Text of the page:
I wasn't planning on reviewing Billy the Exterminator - Season Three, having already tackled its first two seasons last January. Back then I binged watching and reviewing two seasons back-to-back - not the best way to see inherently repetitive shows like this. But paced more leisurely, a week or two apart, as I ended up watching the last-half of season two, I found myself enjoying the series a lot more than I expected, which is pretty much my reaction to Season Three.
Still spraying those eugenol oils, Billy and his family once again battle the usual assortment of bees, hornets, snakes, cockroaches, alligators, armadillos and other pests, relocating most of the mammals and reptiles to new homes in the dwindling wilds of Louisiana. It's a goofy, entertaining and even informative reality series with likeable human and animal "stars." Season three offers a few minor changes, all good, though I'd have liked to have seen one change that didn't happen: episodes are still in 4:3 matted widescreen, and not 16:9 enhanced.
Billy the Exterminator - Season Three includes all 17 episodes (down from 21 in Season Two) on three single-sided DVDs, including the one-hour "Best of Billy" retrospective. Bonus features include three short featurettes.
For the uninitiated: Billy the Exterminator follows the pest-controlling adventures of Billy and his family, the Brethertons, who own and operate Vexcon Animal and Pest Control in Benton, Louisiana. As the lively opening titles make plain, in addition to Billy, the family includes Billy's Pete Puma-ish brother, Ricky; his Ma Kettle of a mother, Donnie, also the company's dispatcher; and Big Bill, Billy and Ricky's father, sidelined by a heart attack and other health problems but who nevertheless insists on helping out when he can. Billy's wife, Mary, is credited in the opening titles but hasn't been seen or heard from much since the end of season one.
The success of the show has less to do with the pests they encounter than the Brethertons themselves. Billy, dressed head-to-toe in black, studded leather, with Vexcon's skull & crossbones logo prominently featured all over his clothes and on the company trucks, often initially intimidates his more outwardly conservative customers, who tend to be wealthy and/or religious suburbanites and rural good ol' boys. Yet, invariably, Billy's good manners - he addresses everyone as "Sir" or "Ma'am" - and gentle nature win them over. He enjoys capturing animals ("Holy crap, dude! Look at the size of that!"), nursing them back to health in many cases, and then relocating them back into the wild where he knows they'll be happier. In one show a disheveled raccoon doesn't make it, and Billy is clearly deeply saddened by its untimely demise.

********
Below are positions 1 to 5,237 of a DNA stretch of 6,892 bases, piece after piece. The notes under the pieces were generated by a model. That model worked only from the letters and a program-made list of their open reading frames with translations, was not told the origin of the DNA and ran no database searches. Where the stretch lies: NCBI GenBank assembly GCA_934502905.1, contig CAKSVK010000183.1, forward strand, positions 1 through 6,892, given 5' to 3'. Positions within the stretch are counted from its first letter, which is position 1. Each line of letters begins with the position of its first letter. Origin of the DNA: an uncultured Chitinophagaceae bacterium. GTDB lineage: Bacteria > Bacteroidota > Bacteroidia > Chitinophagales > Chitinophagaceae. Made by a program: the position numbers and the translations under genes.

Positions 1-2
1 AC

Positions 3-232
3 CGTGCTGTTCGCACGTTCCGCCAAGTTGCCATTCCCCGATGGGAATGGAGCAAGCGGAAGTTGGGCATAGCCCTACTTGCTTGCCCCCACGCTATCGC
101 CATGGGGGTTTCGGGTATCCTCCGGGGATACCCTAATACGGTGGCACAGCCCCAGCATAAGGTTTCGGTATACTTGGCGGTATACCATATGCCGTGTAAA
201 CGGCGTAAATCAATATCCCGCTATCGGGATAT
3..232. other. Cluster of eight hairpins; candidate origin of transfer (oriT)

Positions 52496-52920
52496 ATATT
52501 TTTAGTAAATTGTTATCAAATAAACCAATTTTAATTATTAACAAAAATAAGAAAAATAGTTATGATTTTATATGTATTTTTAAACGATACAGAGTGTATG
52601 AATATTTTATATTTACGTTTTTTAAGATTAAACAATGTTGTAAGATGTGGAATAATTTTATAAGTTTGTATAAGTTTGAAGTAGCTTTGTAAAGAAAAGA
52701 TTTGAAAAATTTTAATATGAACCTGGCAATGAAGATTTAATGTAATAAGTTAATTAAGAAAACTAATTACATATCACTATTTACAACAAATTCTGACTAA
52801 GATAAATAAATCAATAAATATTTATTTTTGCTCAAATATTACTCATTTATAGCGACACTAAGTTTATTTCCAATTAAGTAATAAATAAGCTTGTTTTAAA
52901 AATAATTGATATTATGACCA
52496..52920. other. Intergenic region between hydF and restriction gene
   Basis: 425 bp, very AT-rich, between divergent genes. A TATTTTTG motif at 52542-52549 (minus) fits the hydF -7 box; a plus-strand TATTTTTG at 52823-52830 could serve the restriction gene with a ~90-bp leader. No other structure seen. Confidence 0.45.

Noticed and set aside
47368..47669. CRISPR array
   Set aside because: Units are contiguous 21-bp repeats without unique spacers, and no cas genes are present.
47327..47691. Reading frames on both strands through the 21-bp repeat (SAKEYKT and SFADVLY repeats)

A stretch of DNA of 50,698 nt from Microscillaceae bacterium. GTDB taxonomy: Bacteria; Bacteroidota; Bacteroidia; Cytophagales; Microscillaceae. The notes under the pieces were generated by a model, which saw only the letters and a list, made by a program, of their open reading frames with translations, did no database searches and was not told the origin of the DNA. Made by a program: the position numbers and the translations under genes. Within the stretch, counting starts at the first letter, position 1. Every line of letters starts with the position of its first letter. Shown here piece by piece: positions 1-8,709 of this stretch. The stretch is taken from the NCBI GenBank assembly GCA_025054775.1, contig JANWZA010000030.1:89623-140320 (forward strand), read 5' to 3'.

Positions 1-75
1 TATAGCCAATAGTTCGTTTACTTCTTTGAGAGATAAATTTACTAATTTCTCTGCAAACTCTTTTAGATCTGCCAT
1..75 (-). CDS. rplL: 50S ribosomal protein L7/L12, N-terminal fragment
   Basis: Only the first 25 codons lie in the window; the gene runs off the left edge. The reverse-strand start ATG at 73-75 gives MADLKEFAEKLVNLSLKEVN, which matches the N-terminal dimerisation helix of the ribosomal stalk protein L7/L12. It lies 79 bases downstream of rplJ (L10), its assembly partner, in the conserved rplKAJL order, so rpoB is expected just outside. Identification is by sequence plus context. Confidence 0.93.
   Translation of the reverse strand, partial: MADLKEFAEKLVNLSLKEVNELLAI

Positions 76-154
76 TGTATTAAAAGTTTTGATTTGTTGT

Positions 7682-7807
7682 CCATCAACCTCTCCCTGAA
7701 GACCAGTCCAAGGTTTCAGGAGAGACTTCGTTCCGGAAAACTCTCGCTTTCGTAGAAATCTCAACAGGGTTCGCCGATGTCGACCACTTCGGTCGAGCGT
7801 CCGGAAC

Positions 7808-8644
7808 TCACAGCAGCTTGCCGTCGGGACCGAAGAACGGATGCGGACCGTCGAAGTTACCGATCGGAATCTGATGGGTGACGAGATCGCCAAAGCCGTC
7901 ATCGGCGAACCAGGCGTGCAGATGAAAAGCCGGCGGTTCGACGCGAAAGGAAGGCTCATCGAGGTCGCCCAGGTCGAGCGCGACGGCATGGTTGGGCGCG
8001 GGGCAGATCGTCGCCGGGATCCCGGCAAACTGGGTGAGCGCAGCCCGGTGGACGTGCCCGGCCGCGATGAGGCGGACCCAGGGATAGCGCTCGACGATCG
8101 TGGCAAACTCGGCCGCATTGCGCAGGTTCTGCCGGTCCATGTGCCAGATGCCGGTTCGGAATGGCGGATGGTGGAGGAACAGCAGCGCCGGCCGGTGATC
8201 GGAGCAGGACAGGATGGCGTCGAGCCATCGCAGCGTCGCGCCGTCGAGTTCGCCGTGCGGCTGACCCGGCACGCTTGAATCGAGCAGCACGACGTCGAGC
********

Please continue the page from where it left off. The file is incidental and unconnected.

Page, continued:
Both Billy and his brother are also aware that their services help prevent the spread of diseases: several episodes have them exterminating cockroaches threatening the respiratory systems of elderly residents in fragile health. ("Nice drapes," Billy says. "I love the cockroach pattern.") Amusingly though, Billy and Ricky are so proud of what they do they tend to be chatty with customers, and sometimes it's clear they're ready to go back inside their air-conditioned homes and get on with their lives before Billy and Ricky are.
Although Mary seems to have disappeared into a black hole, the producers wisely beefed-up Donnie and Big Bill's presence, giving them a lot more to do this season. The especially likeable Donnie, who dotes over her two 40-something sons (she constantly cautions Ricky about his various allergies), is even drafted into helping out on a few assignments. Her nagging/loving relationship with Big Bill is sweet - they clearly adore one another.
Season Three's show are the usual assortment of hyperbolically-titled half-hours: "Invasion of the Giant Rats," "Coffin of Deadly Reptiles," "Raccoon Rampage," and "Hogs Gone Wild!" There is, however, an obvious attempt to focus on more unusual cases this time out: a bee-infested tower used to train student firefighters; capturing a rare albino raccoon; coming to the rescue of an injured hawk; aiding a company that provides wolves for movie and TV productions.
Video & Audio
As noted above, Billy the Exterminator - Season Three is rather pointlessly offered in 4:3 matted widescreen rather than in 16:9 enhanced format. The zoomed image looks okay but could be better. The 2.0 Dolby Digital stereo is fine and the show is closed-captioned.
As with Season One, included are some amusing behind-the-scenes featurettes, all lightweight but entertaining stuff that play like mini-episodes: "About Billy" (seven minutes), "Billy's Crew," and "Behind-the-Scenes" (each just under nine minutes). Oddly, these segments are 16:9 enhanced.
Best viewed in small doses (avoid that "Play All" button if you can) Billy the Exterminator - Season Three is still quite entertaining and enjoyable three seasons in. A fourth year is airing now. Recommended.
Stuart Galbraith IV's latest audio commentary, for AnimEigo's Musashi Miyamoto DVD boxed set, is on sale now.